Once there, you will again have a hard time trying to find the path that leads to the fortress. There is not a single sign to help the visitor. What is worse, the beginning of the path has disappeared under extended courtyards and illegal buildings, an unmistakable sign of the total indifference of the locals for the treasure they have right next to their homes. If this were in any other European country, the villagers would have cleaned and kept up the archaeological site on their own initiative. They would have opened paths, placed signs in and out of the village to encourage people to visit the place, put spotlights to make the walls impressive at night, printed maps, pamphlets and post cards to tempt and facilitate the visitor, told the monument’s history with texts, diagrams and representations, and done everything in their power to highlight their treasure. But for most Greeks the only treasure they know is what they have in their bank account...

Just a few kilometres northeast of Profitis Ilias you can see some very impressive archaeological treasures: the Minoan settlement in Archanes, the sanctuary “Anemospilia” on the top of Mount Youchta, the Minoan mansion of Vathipetro, and of course Knossos, the most splendid Minoan city. All of them are described in detail in Route 20. But if you are not going to follow that route, it is indeed worth it to make a detour at this point and to continue with Route 14 later. There is a dirtroad (D2) that connects Profitis Ilias and Houdetsi (from where you can continue northward to visit all these sites), but if you’d rather ride on asphalt you can go to Iraklio instead and then turn on the road for Knossos and head south. After seeing these important archaeological sites, continue southward in order to visit the Epanossifis Monastery and to get back on route 14.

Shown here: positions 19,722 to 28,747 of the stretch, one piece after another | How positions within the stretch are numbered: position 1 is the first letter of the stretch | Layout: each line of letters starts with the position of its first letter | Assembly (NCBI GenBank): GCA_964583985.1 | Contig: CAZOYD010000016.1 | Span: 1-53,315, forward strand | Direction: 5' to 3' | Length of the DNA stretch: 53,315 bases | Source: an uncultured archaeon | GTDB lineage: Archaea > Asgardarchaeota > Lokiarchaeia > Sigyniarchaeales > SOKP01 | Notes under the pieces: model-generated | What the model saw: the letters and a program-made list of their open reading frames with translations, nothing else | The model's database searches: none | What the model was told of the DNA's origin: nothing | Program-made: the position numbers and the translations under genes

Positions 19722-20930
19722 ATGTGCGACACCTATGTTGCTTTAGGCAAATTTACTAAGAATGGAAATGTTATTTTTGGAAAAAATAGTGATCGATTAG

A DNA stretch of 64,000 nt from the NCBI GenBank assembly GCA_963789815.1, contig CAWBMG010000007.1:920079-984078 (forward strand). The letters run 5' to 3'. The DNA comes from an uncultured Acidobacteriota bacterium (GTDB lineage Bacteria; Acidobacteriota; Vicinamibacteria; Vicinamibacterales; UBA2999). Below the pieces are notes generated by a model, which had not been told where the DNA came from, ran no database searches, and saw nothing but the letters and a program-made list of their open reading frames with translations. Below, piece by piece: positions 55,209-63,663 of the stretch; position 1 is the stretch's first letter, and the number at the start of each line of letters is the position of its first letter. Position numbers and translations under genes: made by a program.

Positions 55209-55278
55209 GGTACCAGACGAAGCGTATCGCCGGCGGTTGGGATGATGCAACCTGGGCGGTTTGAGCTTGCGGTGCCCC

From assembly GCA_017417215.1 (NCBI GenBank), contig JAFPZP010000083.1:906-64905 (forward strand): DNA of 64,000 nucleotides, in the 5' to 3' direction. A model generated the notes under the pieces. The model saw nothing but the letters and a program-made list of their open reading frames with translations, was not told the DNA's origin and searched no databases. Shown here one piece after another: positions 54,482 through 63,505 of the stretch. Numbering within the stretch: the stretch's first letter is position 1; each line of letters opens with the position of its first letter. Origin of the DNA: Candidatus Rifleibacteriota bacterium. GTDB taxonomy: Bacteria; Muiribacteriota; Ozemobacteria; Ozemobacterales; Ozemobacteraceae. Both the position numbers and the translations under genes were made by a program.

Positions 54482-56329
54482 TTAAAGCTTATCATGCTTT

If you choose not to make the detour after Profitis Ilias but wish to go straight to the monastery, you will need to return to Kiparissi and take the road that passes through Galeni, Roukani and Karkadiotissa.

The Epanossifis Monastery

The icon of St.Georges at the Epanossifis Monastery

From the moment you step through the courtgate, the Epanossifis monastery will impress you with its great wealth.

As known, monasteries do not get rich from the work of the monks but from the generous offers of the faithful, whose faith increases in direct proportion to the miracles performed by the saint or his icon - and the more they believe, the more generous they become. In this case, St. George, the patron saint of the monastery, started performing miracles very early, and they say he has never stopped.